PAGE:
Another object of the present invention is to realise a crease-lined packaging material of the type described by way of introduction which makes for sharper, better defined folds of the packaging material and thus better formed edge lines and corners in a packaging container.
Yet a further object of the present invention is to provide a method for realising crease lines in a packaging material of the type described by way of introduction, obviating complex, conventional creasing processes using relatively expensive creasing tools, and to make for simpler, more rational and more economical changes of crease line patterns on switching between different package sizes and packaging material qualities.
Still a further object of the present invention is to realise a better formed packaging container possessing improved configurational stability and gripping stability on the action of external forces.
These and other objects are attained by means of a laminated packaging material comprising at least two layers wherein the adhesive bonding strength between the at least two layers is reduced or eliminated along the crease lines of the packaging laminate. One of the layers can be locally treated along the crease lines in order to counteract adhesion of the adjacent layer. The adhesion counteracting agent can be applied between the layers along the crease lines.
Preferably, one of the layers is paper or paperboard. The second layer can be aluminum foil or a greaseproof paper.
A method for producing a crease-lined packaging laminate in accordance with the present invention includes applying an adhesion counteracting agent in the regions of the crease lines between the at least two layers. Another method for producing a crease-lined packaging laminate in accordance with the present invention includes applying an adhesion-promoting agent in the regions outside of the crease lines between the at least two layers. Alternately, the at least two layers are adhered to one another by heating the laminate and an insufficient quantity of heat is applied to the regions of the crease lines.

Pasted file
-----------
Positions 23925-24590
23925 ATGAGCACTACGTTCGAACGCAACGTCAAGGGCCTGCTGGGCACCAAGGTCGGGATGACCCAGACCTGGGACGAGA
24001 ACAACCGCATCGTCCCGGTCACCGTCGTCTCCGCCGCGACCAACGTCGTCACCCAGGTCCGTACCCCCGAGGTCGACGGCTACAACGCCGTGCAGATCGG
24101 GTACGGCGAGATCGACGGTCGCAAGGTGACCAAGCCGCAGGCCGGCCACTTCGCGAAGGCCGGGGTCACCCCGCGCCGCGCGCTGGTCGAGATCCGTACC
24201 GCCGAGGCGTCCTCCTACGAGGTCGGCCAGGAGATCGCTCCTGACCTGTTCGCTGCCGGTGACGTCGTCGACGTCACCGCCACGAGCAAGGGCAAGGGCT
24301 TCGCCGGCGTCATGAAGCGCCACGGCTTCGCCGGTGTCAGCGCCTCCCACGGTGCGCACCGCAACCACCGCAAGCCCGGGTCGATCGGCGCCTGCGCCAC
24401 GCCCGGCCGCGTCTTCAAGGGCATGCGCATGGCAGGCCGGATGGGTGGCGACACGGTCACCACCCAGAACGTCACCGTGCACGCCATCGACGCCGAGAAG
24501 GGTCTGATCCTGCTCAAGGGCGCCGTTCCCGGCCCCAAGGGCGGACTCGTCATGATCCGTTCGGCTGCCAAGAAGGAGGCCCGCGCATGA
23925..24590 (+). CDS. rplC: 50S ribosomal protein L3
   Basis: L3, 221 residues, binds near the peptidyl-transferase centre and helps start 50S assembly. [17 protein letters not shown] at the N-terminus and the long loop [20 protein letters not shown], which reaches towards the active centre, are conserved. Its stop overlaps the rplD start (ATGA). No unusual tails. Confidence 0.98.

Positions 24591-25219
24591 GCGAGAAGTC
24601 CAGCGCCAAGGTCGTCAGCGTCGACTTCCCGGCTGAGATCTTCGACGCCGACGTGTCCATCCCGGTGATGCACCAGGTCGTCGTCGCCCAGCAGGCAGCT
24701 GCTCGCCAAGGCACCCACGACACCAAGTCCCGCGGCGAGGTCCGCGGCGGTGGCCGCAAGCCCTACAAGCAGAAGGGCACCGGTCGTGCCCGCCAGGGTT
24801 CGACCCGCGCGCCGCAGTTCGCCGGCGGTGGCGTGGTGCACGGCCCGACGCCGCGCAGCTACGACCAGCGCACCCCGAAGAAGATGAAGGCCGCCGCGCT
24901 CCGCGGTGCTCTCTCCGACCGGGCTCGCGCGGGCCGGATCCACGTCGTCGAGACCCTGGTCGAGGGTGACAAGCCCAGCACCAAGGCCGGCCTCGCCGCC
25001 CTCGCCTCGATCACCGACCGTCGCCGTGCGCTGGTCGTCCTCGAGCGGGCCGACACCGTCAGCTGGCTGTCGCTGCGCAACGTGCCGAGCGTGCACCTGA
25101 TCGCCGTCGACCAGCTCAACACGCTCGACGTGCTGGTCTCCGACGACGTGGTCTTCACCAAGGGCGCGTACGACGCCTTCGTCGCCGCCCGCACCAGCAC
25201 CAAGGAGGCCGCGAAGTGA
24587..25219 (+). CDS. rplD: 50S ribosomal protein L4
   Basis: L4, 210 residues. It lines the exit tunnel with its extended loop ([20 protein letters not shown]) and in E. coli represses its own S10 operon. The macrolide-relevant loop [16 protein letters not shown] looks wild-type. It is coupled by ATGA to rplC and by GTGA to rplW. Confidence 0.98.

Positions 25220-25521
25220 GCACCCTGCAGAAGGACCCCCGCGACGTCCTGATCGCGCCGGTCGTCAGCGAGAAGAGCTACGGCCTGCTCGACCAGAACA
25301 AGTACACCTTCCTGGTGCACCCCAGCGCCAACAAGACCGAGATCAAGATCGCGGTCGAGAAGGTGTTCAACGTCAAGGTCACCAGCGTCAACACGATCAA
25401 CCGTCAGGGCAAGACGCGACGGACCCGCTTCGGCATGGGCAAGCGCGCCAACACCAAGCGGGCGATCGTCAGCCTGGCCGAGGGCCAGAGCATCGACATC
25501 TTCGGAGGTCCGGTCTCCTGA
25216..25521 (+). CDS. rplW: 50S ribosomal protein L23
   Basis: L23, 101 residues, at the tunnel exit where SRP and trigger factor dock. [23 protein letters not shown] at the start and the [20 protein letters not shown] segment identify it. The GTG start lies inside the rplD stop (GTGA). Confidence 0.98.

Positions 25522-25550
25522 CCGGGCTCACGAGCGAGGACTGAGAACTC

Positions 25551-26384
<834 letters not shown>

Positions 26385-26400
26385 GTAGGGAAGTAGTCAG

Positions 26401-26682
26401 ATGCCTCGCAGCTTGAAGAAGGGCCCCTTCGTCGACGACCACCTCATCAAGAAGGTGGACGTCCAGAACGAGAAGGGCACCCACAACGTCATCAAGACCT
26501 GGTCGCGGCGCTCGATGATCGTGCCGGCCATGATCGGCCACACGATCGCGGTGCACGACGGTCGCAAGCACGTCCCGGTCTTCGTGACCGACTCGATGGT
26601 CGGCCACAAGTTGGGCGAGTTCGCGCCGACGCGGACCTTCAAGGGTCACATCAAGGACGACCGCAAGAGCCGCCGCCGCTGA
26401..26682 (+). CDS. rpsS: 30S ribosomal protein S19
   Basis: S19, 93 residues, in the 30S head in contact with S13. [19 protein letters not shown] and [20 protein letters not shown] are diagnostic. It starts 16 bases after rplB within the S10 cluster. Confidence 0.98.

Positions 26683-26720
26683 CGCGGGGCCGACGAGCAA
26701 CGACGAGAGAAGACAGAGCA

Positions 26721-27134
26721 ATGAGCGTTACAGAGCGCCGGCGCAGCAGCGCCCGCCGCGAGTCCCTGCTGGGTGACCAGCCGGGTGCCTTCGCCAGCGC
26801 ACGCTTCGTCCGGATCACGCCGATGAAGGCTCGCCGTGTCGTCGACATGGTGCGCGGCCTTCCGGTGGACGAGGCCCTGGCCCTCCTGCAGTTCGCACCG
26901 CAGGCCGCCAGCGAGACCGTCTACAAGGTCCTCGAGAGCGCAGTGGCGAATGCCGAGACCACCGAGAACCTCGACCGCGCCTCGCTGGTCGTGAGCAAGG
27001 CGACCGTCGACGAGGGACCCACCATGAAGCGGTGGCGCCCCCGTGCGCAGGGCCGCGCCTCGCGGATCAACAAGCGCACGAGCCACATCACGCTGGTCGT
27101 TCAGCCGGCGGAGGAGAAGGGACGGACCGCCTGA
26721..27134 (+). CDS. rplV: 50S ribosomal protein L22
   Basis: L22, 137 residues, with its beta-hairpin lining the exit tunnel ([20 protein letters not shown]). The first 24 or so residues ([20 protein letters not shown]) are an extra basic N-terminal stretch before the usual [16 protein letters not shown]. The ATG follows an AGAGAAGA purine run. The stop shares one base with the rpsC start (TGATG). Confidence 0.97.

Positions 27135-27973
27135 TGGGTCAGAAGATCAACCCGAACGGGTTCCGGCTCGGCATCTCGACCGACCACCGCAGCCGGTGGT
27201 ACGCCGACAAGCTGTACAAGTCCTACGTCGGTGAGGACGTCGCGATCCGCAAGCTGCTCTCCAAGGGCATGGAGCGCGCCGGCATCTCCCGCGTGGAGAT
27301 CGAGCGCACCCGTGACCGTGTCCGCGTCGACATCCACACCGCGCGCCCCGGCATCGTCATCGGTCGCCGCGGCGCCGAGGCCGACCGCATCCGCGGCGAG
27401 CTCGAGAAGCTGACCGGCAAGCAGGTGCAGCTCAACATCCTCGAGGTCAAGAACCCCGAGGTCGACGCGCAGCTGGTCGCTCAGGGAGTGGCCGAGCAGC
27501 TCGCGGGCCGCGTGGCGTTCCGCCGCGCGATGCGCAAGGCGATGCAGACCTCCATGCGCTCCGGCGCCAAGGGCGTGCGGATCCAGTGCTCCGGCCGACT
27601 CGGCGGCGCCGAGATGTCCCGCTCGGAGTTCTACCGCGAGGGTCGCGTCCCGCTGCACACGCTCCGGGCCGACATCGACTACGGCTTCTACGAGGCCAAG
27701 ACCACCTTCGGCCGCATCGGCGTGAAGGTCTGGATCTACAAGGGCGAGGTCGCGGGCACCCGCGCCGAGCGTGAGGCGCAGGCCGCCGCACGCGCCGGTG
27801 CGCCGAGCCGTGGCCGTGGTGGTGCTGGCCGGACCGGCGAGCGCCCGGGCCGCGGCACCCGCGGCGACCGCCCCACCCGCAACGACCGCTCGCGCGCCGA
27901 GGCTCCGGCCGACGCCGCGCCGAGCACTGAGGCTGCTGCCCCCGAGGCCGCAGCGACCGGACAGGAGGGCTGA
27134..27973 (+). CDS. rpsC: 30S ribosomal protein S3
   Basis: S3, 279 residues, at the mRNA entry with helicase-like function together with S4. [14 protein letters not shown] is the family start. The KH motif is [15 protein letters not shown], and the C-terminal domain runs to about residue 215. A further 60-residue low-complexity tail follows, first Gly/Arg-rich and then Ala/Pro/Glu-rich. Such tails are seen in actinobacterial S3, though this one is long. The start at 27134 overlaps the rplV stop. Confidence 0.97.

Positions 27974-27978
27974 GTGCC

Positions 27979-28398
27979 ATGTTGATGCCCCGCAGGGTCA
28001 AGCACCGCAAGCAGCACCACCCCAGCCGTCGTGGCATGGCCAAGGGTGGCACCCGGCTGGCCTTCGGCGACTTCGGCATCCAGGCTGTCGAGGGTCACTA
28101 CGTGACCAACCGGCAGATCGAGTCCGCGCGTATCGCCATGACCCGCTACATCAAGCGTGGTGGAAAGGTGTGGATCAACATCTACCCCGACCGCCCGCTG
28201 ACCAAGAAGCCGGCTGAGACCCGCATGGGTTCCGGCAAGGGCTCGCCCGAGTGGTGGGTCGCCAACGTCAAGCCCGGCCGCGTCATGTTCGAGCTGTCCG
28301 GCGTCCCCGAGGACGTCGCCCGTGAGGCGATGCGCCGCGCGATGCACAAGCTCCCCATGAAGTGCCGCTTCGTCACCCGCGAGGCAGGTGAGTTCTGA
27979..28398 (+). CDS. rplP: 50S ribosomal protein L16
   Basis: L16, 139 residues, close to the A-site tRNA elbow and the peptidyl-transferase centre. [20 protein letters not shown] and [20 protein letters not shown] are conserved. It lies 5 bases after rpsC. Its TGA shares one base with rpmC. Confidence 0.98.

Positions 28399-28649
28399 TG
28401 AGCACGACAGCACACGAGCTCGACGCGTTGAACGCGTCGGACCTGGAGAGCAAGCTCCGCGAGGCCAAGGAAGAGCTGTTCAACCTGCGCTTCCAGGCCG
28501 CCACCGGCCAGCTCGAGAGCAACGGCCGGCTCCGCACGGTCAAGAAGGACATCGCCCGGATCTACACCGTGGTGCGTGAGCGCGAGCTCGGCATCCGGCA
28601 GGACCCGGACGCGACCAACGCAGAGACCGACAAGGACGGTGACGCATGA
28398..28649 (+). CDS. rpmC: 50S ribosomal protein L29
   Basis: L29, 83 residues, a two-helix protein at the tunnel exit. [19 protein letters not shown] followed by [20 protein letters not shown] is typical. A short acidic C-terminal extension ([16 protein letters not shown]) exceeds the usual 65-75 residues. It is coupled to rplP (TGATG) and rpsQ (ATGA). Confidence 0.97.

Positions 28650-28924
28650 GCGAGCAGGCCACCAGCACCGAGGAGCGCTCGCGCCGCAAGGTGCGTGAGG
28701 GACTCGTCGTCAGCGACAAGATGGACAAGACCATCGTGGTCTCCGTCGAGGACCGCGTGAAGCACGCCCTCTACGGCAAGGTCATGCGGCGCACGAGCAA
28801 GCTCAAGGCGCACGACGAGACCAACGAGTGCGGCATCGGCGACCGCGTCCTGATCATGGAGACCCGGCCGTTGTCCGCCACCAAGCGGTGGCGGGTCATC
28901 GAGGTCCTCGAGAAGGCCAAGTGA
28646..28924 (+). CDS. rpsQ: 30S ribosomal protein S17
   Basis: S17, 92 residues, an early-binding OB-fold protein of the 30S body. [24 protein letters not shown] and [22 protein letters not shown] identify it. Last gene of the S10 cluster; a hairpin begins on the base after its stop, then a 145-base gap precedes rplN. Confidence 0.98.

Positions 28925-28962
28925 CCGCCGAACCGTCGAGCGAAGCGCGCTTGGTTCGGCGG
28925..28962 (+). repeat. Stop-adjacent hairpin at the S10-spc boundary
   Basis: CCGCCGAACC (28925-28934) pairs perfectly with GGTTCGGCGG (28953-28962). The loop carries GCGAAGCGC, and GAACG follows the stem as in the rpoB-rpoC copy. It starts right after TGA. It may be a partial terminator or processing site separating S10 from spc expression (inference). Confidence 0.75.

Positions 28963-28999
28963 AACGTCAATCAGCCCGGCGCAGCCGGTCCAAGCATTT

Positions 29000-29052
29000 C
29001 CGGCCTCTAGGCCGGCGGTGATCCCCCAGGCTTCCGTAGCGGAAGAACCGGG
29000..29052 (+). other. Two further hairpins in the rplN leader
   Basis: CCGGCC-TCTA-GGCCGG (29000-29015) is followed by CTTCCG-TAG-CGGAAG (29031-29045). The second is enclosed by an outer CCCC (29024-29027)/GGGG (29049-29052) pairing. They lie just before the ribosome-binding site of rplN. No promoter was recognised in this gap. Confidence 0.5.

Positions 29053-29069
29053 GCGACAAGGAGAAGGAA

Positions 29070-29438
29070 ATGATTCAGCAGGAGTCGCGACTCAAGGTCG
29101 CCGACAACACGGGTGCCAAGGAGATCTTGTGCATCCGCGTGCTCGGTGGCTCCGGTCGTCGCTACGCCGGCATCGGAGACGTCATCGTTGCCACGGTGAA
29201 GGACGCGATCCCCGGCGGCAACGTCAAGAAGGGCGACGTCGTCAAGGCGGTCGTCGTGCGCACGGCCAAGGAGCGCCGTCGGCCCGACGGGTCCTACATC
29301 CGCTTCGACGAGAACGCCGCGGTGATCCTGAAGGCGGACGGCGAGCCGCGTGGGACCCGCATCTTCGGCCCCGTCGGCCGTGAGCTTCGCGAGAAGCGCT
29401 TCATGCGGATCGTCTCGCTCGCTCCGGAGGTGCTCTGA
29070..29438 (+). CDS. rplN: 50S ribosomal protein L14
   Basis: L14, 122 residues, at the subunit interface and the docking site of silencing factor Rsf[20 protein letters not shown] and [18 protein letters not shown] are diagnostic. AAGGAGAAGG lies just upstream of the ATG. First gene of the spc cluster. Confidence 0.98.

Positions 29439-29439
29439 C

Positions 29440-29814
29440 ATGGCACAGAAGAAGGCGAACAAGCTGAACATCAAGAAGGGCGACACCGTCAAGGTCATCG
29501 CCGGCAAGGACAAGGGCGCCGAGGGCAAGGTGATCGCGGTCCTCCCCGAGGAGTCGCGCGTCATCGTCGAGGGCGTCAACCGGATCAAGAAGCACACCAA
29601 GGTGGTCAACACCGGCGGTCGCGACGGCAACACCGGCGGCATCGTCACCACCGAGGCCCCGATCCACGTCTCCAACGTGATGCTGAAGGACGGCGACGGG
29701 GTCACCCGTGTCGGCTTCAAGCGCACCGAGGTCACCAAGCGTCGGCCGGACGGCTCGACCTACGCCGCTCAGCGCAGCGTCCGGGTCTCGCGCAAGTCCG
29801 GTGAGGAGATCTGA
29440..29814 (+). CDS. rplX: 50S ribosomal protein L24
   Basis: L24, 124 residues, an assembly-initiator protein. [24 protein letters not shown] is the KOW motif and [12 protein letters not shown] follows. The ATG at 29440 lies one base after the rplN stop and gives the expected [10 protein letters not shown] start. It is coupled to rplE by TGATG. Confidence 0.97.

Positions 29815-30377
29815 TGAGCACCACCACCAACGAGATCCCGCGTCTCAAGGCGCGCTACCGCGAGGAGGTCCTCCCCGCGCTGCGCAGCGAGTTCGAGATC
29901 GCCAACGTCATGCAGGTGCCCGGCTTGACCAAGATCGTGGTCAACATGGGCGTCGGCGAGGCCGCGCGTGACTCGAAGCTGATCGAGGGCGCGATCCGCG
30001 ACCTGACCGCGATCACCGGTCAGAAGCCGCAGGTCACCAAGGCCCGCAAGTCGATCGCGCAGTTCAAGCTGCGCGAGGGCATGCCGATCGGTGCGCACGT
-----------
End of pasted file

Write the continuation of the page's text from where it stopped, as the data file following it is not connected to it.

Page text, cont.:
In practicing these methods, the adhesion-promoting agent can be a UV-curing or EB-curing agent and curing can be carried out by subjecting the laminate to UV- or EB-radiation after the two layer have been laid together. The adhesion can also be carried out by heating the layers wherein the regions of the crease lines absorb an insufficient quantity of heat for adhesion. Differential heating can be carried out by blackening or darkening the surfaces on the at least one layer, leaving the regions of the crease lines white or light and subjecting the laminate to IR-radiation.
In use, the laminate can be used to make packaging containers.
Furthermore, the present invention provides a grip stable packaging container with well-defined side edges which is produced by fold forming of a packaging laminate according to the present invention.